A months-long campaign of civil disobedience that has disrupted major highways around southwestern British Columbia is coming to an end.
Environmental group Save Old Growth said Wednesday it will “de-escalate disruptive actions on critical transportation infrastructure.”
The group has been calling for the immediate end to all old-growth logging in the province.
Since January, protesters with the group have staged a series of sit-ins on major highways and bridges in the Lower Mainland and southern Vancouver Island.
Those actions have resulted in numerous arrests, while some have devolved into confrontations with angry motorists. At one blockade in June, a protester was injured after falling from a ladder placed on the Patricia Bay Highway.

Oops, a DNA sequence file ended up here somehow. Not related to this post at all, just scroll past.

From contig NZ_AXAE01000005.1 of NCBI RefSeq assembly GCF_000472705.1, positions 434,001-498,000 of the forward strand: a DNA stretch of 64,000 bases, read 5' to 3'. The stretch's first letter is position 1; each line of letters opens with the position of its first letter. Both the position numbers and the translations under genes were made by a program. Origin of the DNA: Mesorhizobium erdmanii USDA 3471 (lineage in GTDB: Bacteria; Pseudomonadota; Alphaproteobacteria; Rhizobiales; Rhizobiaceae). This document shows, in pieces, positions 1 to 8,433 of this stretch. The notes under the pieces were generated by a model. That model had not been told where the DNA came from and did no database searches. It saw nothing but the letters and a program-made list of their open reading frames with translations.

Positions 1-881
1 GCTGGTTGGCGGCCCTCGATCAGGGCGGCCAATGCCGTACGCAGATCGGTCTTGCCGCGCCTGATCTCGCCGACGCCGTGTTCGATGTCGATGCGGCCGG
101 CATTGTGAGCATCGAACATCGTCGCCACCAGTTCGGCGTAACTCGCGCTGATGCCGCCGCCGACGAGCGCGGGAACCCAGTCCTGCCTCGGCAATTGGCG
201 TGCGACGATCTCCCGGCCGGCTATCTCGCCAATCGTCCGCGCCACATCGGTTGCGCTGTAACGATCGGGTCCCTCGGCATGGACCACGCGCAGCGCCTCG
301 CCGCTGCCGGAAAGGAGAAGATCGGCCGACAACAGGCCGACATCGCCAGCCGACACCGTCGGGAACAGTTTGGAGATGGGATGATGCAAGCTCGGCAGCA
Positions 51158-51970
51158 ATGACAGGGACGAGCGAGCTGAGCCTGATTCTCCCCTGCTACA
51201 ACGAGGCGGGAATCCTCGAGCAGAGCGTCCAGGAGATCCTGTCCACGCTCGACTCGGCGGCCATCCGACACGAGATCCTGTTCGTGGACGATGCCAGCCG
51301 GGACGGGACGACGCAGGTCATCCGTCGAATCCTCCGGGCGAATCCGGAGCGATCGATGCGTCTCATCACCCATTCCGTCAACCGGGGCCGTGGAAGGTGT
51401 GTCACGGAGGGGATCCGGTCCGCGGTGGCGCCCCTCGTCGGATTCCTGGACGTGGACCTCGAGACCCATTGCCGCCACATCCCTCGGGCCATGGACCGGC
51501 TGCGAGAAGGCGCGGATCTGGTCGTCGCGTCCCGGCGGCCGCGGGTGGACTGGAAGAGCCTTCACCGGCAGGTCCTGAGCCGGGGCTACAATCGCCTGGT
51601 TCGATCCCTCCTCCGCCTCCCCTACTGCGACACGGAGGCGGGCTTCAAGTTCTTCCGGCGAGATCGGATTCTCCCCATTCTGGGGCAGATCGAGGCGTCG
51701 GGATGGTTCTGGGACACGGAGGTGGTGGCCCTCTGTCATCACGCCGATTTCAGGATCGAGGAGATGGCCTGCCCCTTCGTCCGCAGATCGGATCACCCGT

“Major traffic disruptions will end today,” the group said in a media release.
“Other strategies will be used that won’t stop traffic. We continue to request the Government take urgent steps to permanently protect BC’s remaining old growth forests.”
Organizers say they will shift tactics towards public outreach and events.
B.C.’s remaining stock of old-growth forest is disputed by environmentalists and industry, and hinges in part on definitions.
According to the provincial government, there are about 13.2 million hectares of old growth in B.C., of which about 3.3 million hectares are not protected and economical to actually harvest.
A panel of independent scientists produced its own report in 2020 that found that of the 13.2 million remaining hectares, just three per cent, or about 380,000 hectares, is actually capable of supporting the large trees most people consider “old growth.”
In 2021, the B.C. Council of Forest Industries commissioned its own study, which found of 11.4 million hectares of old-growth forest in B.C., 75 per cent was protected. That report concluded about 3.34 million hectares of old growth (29 per cent) were growing on sites capable of producing large trees.